(EIA) — Qatar is a member of the Organization of the Oil Exporting Countries (OPEC) and is a significant oil producer. The Qatari government has devoted more resources recently to the development of natural gas, particularly for export as liquefied natural gas (LNG).
Though only producing LNG since 1997, Qatar is now the world’s largest supplier of LNG. Qatar is also a member and host country for the Gas Exporting Countries Forum (GECF), an organization formed in 2001 to promote the interest of the world’s major gas producers.
In 2010, preliminary estimates from Qatar National Bank indicate that the oil and gas sectors accounted for over half of Qatar’s 2010 GDP. Qatar is wholly dependent on oil and natural gas for all of its primary energy consumption. Although the transportation sector continues to contribute significantly to growth in oil demand, all electricity capacity in Qatar is gas-fired. Qatar’s total primary energy consumption in 2008 surpassed one quadrillion Btu for the first time, having almost doubled since 2001. This rapid growth was driven by the similarly rapid growth of its economy. In fact, Qatar’s energy intensity (total consumption per dollar of GDP) increased by less than five percent over that same period.
According to Oil & Gas Journal, as of January 1, 2011, Qatar has 25.4 billion barrels of proven oil reserves. Qatar was the sixteenth largest crude oil exporter in the world in 2009, and of the 12 Organization for Petroleum Exporting Countries (OPEC) members, ranked eleventh in crude oil exports. The onshore Dukhan field, located along the west coast of the peninsula, is the country’s oldest producing oil field, though it has been surpassed in production volumes by the offshore Al-Shaheen field, which averaged about 300,000 bbl/d in 2009.
State-owned Qatar Petroleum (QP) controls all aspects of Qatar’s upstream and downstream oil sector. While QP owns and operates the onshore Dukhan field and the offshore Maydan Mahzam and Bul Hanine fields, the remaining offshore fields are operated by international oil companies via productions sharing agreements (PSAs). In an effort to increase production and reserves, QP has offered more favorable terms for PSAs in recent years, in order to increase oil revenues and mitigate gas-related capital expenditures.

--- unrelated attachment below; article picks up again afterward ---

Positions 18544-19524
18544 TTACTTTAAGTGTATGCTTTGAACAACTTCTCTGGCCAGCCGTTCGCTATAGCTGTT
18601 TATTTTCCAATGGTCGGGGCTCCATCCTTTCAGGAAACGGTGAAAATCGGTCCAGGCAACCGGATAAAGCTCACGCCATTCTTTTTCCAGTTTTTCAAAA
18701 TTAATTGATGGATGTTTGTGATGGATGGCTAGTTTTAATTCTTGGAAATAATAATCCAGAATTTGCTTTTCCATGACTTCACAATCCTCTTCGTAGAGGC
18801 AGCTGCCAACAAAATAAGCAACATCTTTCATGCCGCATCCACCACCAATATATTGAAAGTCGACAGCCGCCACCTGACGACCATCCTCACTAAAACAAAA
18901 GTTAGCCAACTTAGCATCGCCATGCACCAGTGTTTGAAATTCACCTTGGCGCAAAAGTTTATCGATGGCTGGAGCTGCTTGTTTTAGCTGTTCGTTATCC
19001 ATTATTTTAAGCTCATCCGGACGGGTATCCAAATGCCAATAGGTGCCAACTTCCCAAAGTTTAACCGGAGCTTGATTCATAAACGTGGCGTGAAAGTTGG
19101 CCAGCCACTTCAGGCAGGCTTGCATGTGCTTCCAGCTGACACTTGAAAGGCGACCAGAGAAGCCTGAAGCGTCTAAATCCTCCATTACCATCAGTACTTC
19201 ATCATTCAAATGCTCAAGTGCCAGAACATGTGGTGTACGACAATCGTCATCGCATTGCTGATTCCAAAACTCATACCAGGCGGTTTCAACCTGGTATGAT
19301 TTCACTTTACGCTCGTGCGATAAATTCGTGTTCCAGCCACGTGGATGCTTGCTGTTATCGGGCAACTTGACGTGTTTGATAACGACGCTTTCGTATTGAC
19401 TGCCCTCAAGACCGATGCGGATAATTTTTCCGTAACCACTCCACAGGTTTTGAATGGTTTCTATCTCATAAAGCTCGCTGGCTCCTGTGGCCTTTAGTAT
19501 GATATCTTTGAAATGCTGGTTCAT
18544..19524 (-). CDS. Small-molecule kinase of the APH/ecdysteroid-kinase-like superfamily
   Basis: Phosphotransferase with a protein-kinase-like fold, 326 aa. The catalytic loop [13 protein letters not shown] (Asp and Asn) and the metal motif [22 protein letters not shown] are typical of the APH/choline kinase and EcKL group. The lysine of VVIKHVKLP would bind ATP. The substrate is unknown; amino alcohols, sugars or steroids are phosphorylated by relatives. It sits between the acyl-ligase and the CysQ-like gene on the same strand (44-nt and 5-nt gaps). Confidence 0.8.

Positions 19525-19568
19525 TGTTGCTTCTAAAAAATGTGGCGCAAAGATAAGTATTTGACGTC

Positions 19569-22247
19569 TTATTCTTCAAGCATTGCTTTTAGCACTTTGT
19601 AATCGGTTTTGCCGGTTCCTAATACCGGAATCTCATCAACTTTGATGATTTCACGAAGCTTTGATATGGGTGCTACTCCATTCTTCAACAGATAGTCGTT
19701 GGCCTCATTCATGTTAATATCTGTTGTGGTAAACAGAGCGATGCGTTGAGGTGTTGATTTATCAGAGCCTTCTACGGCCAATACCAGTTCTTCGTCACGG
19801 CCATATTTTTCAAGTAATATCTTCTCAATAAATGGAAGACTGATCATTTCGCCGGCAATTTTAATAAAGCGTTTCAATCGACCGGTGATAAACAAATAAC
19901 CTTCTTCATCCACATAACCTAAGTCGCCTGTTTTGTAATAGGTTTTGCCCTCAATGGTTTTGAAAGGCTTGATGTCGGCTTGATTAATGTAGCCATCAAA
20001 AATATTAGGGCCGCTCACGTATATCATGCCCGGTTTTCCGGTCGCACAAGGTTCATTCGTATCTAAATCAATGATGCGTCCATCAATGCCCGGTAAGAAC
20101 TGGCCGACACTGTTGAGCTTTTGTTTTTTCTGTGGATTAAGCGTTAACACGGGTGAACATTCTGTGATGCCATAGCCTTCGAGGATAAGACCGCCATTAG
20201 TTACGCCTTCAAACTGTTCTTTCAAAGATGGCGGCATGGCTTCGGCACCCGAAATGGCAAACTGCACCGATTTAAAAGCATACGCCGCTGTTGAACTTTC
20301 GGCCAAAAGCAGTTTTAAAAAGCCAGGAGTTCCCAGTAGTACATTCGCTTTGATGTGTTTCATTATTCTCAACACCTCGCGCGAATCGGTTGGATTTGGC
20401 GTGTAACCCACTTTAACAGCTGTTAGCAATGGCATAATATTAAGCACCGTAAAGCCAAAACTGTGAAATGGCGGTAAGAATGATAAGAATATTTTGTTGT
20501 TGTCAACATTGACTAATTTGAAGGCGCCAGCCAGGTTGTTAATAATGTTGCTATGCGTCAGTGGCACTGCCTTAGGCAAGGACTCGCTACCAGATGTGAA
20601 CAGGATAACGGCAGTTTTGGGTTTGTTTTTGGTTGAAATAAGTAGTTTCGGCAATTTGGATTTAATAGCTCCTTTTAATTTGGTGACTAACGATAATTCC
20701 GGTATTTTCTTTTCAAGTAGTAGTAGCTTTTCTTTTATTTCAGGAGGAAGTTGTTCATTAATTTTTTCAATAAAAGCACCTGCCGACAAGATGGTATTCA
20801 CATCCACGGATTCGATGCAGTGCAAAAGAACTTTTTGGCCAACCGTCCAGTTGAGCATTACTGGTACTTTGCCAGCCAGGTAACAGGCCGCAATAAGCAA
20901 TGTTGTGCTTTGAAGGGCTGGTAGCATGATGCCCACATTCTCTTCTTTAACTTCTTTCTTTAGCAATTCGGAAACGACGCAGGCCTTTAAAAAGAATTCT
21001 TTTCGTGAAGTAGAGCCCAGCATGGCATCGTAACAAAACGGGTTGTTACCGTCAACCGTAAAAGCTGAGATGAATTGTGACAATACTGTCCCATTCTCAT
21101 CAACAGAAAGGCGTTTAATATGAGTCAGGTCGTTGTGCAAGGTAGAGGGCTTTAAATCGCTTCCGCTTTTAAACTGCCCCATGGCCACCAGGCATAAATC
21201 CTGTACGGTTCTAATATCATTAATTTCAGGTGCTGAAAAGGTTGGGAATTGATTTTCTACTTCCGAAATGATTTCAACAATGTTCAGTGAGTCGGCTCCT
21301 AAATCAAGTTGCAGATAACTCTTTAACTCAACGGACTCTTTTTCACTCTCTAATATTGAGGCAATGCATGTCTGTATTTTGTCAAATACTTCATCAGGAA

Qatar is the second smallest crude oil producer in OPEC, with its production exceeding only that of Ecuador. In 2009, Qatar produced approximately 1.2 million barrels per day (bbl/d) of total liquids: 830,000 bbl/d of crude and 380,000 bbl/d of non-crude liquids. Preliminary estimates for production in 2010 indicate total production of liquids to be about 1.4 million bbl/d: 850,000 bbl/d of crude and 590 bbl/d of non-crude liquids. The country’s crude oil production capacity was estimated to be just over one million bbl/d in 2010, falling just below its condensate and natural gas liquids (NGL) production capacity for the same year.
OPEC Crude Oil Production Ranked
As an OPEC member, Qatar is allocated a specific crude production target by the Organization (currently 731,000 bbl/d), but condensate and NGLs are not included in the target. Condensate and NGLs have risen as a proportion of Qatar’s total petroleum production over time. EIA estimates that condensate and NGL production almost doubled from 2007 to 2010, from 287,000 bbl/d to 567,000 bbl/d.
Though Qatar’s petroleum production has grown steadily since 2002, Qatar’s fields are maturing, and output at Dukhan – formerly the largest producing field – is in decline. To offset anticipated declines, enhanced oil recovery (EOR) techniques are being considered for several fields including Al-Shaheen, Dukhan, Bul Hanine, and Maydan Marjam. Danish company Maersk’s offshore field Al-Shaheen is an important source for future production growth. Though it averaged just under 300,000 bbl/d of production in 2009, Maersk completed an expansion project in 2010 that increased its production capacity to 525,000 bbl/d.
In 2009, Qatar consumed approximately 147,000 bbl/d of petroleum. Although still relatively small compared to total production levels, consumption has more than tripled since 2000. FACTS Global Energy forecasts Qatar’s oil product consumption to grow by at an average annual rate of about five percent between 2010 and 2015. Qatar’s increased petroleum consumption rates are due to its rapidly growing economy, particularly the associated growth of transportation sector demand.